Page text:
Ottawa calling on cities 'across Canada' for backup buses
City looking to take pressure off problem-plagued LRT system
The chair of Ottawa's transit commission says the city is making calls to buy or borrow buses from other Canadian cities as it explores options to alleviate pressure on the problem-plagued light rail system.
"Calls are going out, I understand, across Canada to see where there's available buses that we could use," Coun. Allan Hubley told CBC's Robyn Bresnahan, host of Ottawa Morning, on Friday.
We will look everywhere, including other transit systems, to see if anybody's got some buses that we can borrow or buy.- Coun. Allan Hubley
"We will look everywhere, including other transit systems, to see if anybody's got some buses that we can borrow or buy."
OC Transpo is also recalling retirees and asking trainers to drive additional buses, he said.
Hubley said the city is still considering a range of options in an effort to address delays on the new Confederation Line.
If the city decides to grow its fleet of buses, there's no clear sense of how it will pay for them — or their drivers — but Hubley said staff will delve into the budget to find the money. The city could borrow from its road work budget, for example, to pay for vehicles, he said.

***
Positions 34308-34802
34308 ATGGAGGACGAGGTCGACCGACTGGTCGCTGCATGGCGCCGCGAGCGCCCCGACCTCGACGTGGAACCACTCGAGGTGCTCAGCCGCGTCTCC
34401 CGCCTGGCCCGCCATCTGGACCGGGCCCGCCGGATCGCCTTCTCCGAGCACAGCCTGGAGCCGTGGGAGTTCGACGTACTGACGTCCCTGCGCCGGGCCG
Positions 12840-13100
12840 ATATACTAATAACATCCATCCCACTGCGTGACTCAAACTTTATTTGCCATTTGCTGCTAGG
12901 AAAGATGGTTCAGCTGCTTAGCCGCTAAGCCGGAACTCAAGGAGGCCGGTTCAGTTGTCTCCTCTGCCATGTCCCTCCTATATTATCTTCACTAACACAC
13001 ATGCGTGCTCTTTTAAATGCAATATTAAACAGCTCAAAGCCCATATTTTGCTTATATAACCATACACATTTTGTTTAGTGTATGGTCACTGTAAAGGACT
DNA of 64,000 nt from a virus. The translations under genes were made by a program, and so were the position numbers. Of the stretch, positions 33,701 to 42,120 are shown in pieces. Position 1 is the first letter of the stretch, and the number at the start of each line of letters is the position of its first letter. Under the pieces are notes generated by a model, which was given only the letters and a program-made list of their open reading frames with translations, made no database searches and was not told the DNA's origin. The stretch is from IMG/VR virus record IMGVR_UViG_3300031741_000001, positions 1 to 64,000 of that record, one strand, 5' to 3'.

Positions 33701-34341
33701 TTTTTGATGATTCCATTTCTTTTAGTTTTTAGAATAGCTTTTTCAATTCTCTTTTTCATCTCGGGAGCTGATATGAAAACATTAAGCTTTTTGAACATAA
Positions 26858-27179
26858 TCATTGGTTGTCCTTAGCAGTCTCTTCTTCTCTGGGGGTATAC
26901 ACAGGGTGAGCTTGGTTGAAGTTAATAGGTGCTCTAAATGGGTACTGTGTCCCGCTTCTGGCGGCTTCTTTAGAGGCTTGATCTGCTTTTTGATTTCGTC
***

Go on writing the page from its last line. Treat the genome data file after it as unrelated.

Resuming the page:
"We will look at anything. It will depend on how much money we have to get."
Backup buses have been called in more than a dozen times due to breakdowns on the Confederation Line since it took over from core bus routes on Oct. 6.
Earlier this week city councillors demanded more buses be brought back to alleviate pressure on the LRT and hopefully reduce the number of delays riders experience.
Nepean MPP Lisa MacLeod offered the province's help to Mayor Jim Watson on Thursday. She told CBC she also requested the federal government offer additional support.
Hubley said more details about the city's plan to add more buses will be provided by the time the transit commission meets on Wednesday.
All of Ottawa's 40 reserve buses were put back on the road last week, leaving no spares behind.
CBC's Ottawa Morning